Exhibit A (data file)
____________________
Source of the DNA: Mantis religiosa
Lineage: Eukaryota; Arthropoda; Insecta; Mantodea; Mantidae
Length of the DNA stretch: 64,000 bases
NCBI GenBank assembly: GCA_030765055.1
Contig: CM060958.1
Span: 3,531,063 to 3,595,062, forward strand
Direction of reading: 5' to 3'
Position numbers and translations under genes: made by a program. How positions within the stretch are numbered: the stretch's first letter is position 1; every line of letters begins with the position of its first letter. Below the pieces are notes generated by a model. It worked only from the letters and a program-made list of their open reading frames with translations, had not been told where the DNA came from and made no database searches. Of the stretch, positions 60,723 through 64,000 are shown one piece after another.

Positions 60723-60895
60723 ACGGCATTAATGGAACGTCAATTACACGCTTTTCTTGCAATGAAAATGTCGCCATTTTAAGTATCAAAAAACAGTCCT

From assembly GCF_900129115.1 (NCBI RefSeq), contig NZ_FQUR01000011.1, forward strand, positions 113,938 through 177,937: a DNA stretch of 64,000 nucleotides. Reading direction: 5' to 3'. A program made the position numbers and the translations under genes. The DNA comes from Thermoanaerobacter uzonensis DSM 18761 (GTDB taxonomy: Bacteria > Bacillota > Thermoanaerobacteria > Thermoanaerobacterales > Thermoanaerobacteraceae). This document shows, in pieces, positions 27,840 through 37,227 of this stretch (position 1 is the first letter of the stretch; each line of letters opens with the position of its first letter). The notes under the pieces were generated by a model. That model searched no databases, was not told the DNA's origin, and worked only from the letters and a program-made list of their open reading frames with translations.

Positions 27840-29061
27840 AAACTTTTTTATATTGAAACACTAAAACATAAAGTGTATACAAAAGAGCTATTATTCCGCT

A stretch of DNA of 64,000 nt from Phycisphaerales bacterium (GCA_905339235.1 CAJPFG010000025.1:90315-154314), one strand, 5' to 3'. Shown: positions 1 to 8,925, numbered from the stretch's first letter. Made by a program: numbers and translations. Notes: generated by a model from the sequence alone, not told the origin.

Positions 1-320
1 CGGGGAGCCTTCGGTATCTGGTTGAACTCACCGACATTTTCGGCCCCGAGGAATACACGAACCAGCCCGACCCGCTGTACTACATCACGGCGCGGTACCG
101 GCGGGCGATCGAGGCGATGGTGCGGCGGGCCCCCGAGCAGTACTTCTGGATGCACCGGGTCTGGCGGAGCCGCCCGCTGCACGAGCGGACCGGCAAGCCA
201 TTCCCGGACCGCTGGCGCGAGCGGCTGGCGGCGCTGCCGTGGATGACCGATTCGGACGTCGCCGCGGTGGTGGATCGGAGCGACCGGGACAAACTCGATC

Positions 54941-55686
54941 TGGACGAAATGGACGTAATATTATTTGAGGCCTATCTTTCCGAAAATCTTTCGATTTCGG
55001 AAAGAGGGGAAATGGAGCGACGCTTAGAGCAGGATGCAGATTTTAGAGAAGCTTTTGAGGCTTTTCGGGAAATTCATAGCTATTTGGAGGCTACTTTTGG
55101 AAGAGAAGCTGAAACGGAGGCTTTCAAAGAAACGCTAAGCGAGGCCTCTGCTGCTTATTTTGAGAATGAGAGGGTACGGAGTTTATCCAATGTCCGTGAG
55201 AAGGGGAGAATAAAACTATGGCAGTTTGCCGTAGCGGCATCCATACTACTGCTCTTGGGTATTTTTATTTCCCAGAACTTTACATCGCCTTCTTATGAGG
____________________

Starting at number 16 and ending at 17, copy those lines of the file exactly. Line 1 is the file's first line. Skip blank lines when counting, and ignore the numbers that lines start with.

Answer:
1 CGGGGAGCCTTCGGTATCTGGTTGAACTCACCGACATTTTCGGCCCCGAGGAATACACGAACCAGCCCGACCCGCTGTACTACATCACGGCGCGGTACCG
101 GCGGGCGATCGAGGCGATGGTGCGGCGGGCCCCCGAGCAGTACTTCTGGATGCACCGGGTCTGGCGGAGCCGCCCGCTGCACGAGCGGACCGGCAAGCCA